The cinematic aspect of the entire film is one of its strongest points with superb production values. While not every segment will cater to the individual taste, there is a consistency of spirit about the project and as an event, complete with an interval and beautifully produced glossy programme from which to refer, The Turning is a wonderful creative piece that will prompt audiences to talk and think.
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FEATURETTE BEHIND THE SCENES
TIM WINTON'S THE TURNING (MA15+)
CAST: Cate Blanchett, Myles Pollard, Rose Byrne, Hugo Weaving, Miranda Otto, Richard Roxburgh, Susie Porter, Harrison Gilbertson, Robyn Nevin, Callan Mulvey, Mirrah Foulkes, Matt Nable, James Fraser, Brenna Harding, Eva Lazzaro, Wayne Blair, Dean Daly Jones
PRODUCER: Robert Connolly, Maggie Miles
DIRECTOR: David Wenham and Robert Connolly and Tony Ayres and Warwick Thornton and Jonathan auf der Heide and Mia Wasikowska and Claire McCarthy and Justin Kurzel and Rhys Graham and Jub Clerc and Shaun Gladwell and Anthony Lucas and Ian Meadows and Stephen Page and Ashlee Page and Marieka Walsh and Simon Stone
SCRIPT: Novel by Tim Winton
CINEMATOGRAPHER: Andrew Lesnie, Bonnie Elliott, Geoffrey Simpson, Andrew Commis, Denson Baker, John Brawley, Stefan Duscio, Jeremy Rouse, Miles Rowland, Warwick Thornton, Ellery Ryan, Germain McMicking, Robert Humphreys, John Brawley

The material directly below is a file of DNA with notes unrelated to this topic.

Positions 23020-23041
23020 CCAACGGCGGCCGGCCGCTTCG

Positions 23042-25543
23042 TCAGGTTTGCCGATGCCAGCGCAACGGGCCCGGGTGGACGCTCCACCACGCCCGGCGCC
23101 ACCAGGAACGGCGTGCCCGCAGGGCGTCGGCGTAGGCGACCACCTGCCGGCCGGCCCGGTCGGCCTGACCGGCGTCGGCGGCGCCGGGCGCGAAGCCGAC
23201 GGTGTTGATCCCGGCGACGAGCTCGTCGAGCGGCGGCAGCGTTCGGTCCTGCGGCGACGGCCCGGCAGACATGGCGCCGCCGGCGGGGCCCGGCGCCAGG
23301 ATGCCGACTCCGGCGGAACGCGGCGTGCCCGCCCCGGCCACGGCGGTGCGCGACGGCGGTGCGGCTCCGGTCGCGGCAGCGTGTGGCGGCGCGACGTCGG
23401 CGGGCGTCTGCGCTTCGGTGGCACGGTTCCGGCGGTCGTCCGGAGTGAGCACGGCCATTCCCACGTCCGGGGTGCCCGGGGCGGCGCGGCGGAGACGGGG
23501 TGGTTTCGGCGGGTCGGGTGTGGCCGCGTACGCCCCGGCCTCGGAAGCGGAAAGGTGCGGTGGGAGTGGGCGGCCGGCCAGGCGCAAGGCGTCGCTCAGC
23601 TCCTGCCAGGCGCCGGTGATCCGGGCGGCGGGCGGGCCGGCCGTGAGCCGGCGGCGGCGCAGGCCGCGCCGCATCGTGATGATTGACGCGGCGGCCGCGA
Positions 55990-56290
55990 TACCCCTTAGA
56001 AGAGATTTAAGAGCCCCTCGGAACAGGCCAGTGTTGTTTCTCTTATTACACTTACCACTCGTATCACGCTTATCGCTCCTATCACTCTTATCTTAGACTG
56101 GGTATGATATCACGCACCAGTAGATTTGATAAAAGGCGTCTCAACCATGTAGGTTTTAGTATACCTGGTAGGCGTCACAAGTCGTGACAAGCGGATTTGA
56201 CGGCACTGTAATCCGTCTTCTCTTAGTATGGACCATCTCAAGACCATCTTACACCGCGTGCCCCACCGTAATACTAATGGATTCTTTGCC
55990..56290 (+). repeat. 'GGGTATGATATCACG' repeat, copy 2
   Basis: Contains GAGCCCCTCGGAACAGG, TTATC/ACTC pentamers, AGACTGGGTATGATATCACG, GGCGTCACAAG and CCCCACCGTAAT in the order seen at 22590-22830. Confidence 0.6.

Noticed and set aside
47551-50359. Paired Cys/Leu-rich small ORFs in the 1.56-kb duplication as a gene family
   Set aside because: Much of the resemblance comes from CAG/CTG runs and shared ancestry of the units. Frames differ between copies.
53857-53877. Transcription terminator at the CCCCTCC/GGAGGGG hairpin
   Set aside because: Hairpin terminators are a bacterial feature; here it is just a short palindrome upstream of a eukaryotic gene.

EDITOR: Beckett Broda, Dany Cooper, Gabriel Dowrick, Mat Evans, Annabelle Johnson, David Whittaker
MUSIC: Kazumichi Grime, Toby Grime, Elliott Wheeler, Ryan Walsh, Guy Gross, Andrew Lancaster, Robert Woods, Cameron Patrick, Christopher O'Young & Flynn Wheeler, Michael Darren, Iain Grandage, Michael Yezerski, Steve Nieve, Jethro Woodward, Hat Fitz, Ryan Walsh, Steve Francis (after Leontovych), Stephen Rae
PRODUCTION DESIGN: Annie Beauchamp, Elizabeth Mary Moore
RUNNING TIME: 181 minutes
AUSTRALIAN DISTRIBUTOR: Madman
AUSTRALIAN RELEASE: September 26, 2013
RIVERSIDE SCREEN PREMIERES
A program of premiere screenings of new movies prior to their commercial release
on 6 consecutive Tuesdays, starts February 17, 2015 at Riverside Theatre,
Curated & presented by Andrew L. Urban, discussion to
follow with special guests. Briefing notes provided.